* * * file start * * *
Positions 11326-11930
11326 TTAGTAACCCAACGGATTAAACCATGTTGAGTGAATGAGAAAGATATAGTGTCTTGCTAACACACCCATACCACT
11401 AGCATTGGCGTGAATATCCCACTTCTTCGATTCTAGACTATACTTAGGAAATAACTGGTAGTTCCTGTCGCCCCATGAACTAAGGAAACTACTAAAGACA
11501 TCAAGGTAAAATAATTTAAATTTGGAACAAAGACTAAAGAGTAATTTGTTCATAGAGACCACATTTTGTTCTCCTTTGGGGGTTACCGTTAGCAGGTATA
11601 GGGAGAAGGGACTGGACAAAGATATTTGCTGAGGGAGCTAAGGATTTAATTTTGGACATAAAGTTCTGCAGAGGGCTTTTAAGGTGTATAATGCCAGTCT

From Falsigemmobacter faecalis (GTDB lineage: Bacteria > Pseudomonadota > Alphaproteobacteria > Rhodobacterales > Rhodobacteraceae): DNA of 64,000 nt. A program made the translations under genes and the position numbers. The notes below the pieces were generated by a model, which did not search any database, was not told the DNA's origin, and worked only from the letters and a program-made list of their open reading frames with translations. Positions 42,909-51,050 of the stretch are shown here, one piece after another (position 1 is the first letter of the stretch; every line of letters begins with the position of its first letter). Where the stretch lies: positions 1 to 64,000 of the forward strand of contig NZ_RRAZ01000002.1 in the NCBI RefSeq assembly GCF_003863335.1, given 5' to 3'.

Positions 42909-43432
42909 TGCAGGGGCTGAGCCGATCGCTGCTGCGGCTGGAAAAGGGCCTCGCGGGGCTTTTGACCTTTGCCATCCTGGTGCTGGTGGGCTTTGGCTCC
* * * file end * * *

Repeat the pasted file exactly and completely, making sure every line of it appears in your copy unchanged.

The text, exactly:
Positions 11326-11930
11326 TTAGTAACCCAACGGATTAAACCATGTTGAGTGAATGAGAAAGATATAGTGTCTTGCTAACACACCCATACCACT
11401 AGCATTGGCGTGAATATCCCACTTCTTCGATTCTAGACTATACTTAGGAAATAACTGGTAGTTCCTGTCGCCCCATGAACTAAGGAAACTACTAAAGACA
11501 TCAAGGTAAAATAATTTAAATTTGGAACAAAGACTAAAGAGTAATTTGTTCATAGAGACCACATTTTGTTCTCCTTTGGGGGTTACCGTTAGCAGGTATA
11601 GGGAGAAGGGACTGGACAAAGATATTTGCTGAGGGAGCTAAGGATTTAATTTTGGACATAAAGTTCTGCAGAGGGCTTTTAAGGTGTATAATGCCAGTCT

From Falsigemmobacter faecalis (GTDB lineage: Bacteria > Pseudomonadota > Alphaproteobacteria > Rhodobacterales > Rhodobacteraceae): DNA of 64,000 nt. A program made the translations under genes and the position numbers. The notes below the pieces were generated by a model, which did not search any database, was not told the DNA's origin, and worked only from the letters and a program-made list of their open reading frames with translations. Positions 42,909-51,050 of the stretch are shown here, one piece after another (position 1 is the first letter of the stretch; every line of letters begins with the position of its first letter). Where the stretch lies: positions 1 to 64,000 of the forward strand of contig NZ_RRAZ01000002.1 in the NCBI RefSeq assembly GCF_003863335.1, given 5' to 3'.

Positions 42909-43432
42909 TGCAGGGGCTGAGCCGATCGCTGCTGCGGCTGGAAAAGGGCCTCGCGGGGCTTTTGACCTTTGCCATCCTGGTGCTGGTGGGCTTTGGCTCC